Stones: One color per player (four colors in all).
Object of the Game
One team wins when:
- One player gets five (or more) of his or her own stones in a row, just as in basic-two player Pente, or
- The team captures 10 (or more) stones from their opponents.
The players split up into two teams, with team members sitting opposite each other. The first player moves onto the center point. Thereafter the players take turns, in a clockwise direction, placing their stones as in basic Pente.
Each player controls different colored stones and cooperates with his or her partner for a team win. During the game, it is not legal to discuss specific strategies with your partner.
Captures: Normal captures and mixed captures are allowed. It is legal to capture your partner's stones. However, only those stones taken from your opponents count toward the winning total. You may not capture your own stones.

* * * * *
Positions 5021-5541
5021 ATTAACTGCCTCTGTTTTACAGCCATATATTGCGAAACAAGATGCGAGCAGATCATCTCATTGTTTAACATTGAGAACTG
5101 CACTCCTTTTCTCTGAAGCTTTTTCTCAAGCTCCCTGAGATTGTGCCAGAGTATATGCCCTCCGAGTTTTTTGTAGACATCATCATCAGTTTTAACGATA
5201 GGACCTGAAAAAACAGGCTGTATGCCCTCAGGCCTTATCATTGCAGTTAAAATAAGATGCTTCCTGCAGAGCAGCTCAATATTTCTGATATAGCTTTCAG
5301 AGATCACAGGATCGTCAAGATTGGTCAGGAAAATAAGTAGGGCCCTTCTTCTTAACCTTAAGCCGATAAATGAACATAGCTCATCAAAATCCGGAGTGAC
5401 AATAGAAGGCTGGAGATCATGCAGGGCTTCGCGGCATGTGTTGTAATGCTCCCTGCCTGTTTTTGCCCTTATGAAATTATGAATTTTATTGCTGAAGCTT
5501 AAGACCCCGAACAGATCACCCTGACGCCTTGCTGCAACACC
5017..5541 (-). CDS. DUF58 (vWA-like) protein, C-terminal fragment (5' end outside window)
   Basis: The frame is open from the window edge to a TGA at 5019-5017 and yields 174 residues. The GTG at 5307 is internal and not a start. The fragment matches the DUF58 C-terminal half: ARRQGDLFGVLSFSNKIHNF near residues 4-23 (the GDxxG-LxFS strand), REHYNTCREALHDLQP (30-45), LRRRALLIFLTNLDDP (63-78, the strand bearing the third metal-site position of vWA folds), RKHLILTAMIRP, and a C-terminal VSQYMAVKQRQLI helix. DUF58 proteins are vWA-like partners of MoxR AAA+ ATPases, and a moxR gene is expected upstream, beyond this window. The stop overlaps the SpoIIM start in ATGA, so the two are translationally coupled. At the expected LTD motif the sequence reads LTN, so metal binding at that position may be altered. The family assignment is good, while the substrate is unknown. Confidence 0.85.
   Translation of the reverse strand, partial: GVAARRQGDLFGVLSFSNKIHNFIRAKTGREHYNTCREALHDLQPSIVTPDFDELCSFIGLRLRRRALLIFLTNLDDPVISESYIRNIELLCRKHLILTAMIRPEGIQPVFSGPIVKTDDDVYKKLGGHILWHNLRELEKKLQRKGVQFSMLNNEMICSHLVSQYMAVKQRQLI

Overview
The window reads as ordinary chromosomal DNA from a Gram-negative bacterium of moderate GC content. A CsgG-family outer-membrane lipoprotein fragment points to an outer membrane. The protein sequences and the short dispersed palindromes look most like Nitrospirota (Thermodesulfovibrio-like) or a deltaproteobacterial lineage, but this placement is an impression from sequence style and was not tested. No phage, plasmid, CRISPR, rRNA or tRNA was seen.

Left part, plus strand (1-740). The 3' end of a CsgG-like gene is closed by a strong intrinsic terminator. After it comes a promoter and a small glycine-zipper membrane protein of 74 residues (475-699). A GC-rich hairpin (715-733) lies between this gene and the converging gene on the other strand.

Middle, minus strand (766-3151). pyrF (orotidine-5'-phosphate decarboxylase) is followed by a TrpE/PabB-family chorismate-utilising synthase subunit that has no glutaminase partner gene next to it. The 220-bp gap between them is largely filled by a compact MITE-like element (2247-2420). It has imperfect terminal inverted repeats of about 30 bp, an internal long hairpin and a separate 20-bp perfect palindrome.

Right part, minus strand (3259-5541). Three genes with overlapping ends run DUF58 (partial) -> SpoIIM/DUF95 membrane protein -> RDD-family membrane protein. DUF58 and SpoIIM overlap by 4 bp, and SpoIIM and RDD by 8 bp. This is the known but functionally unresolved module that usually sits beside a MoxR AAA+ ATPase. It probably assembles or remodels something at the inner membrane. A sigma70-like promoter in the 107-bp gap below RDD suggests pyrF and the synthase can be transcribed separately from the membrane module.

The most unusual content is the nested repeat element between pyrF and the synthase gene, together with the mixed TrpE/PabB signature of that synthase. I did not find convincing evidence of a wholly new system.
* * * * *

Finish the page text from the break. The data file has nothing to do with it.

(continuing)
Points pente for Three or Four Players
When not playing a team game, each extra player makes it more and more difficult for an individual player to get five-in-a-row, since there are more players to block each threat.
Therefore, this variation requires only four-in-a-row to win, giving each player a better chance of success and keeping the games fast-paced.
Stones: One color per player (three or four colors in all)
Object of the Game
To win the match by being the first player to score a designated number of points (usually 21) over a series of games. A game ends when a player makes four-in-a-row or 4 captures.
Normal captures and mixed captures are allowed.
The first player moves onto the center point. Thereafter the players take turns, in a clockwise direction, placing their stones as in basic Pente.
When the game is over, the points are counted and scored as follows:
The player, if any, who gets four-in-a-row receives 10 points as a bonus.
Each player receives 1 point for each capture he or she made.
Each player receives 1 point for each three-in-a-row (tria) he or she still has remaining on the board.
The strategy in this variation is different from basic Pente in that players can put too many winning threats on the board at one time. Here, unlike basic Pente, playing too aggressively can backfire and throw the game open to end suddenly and with unexpected results.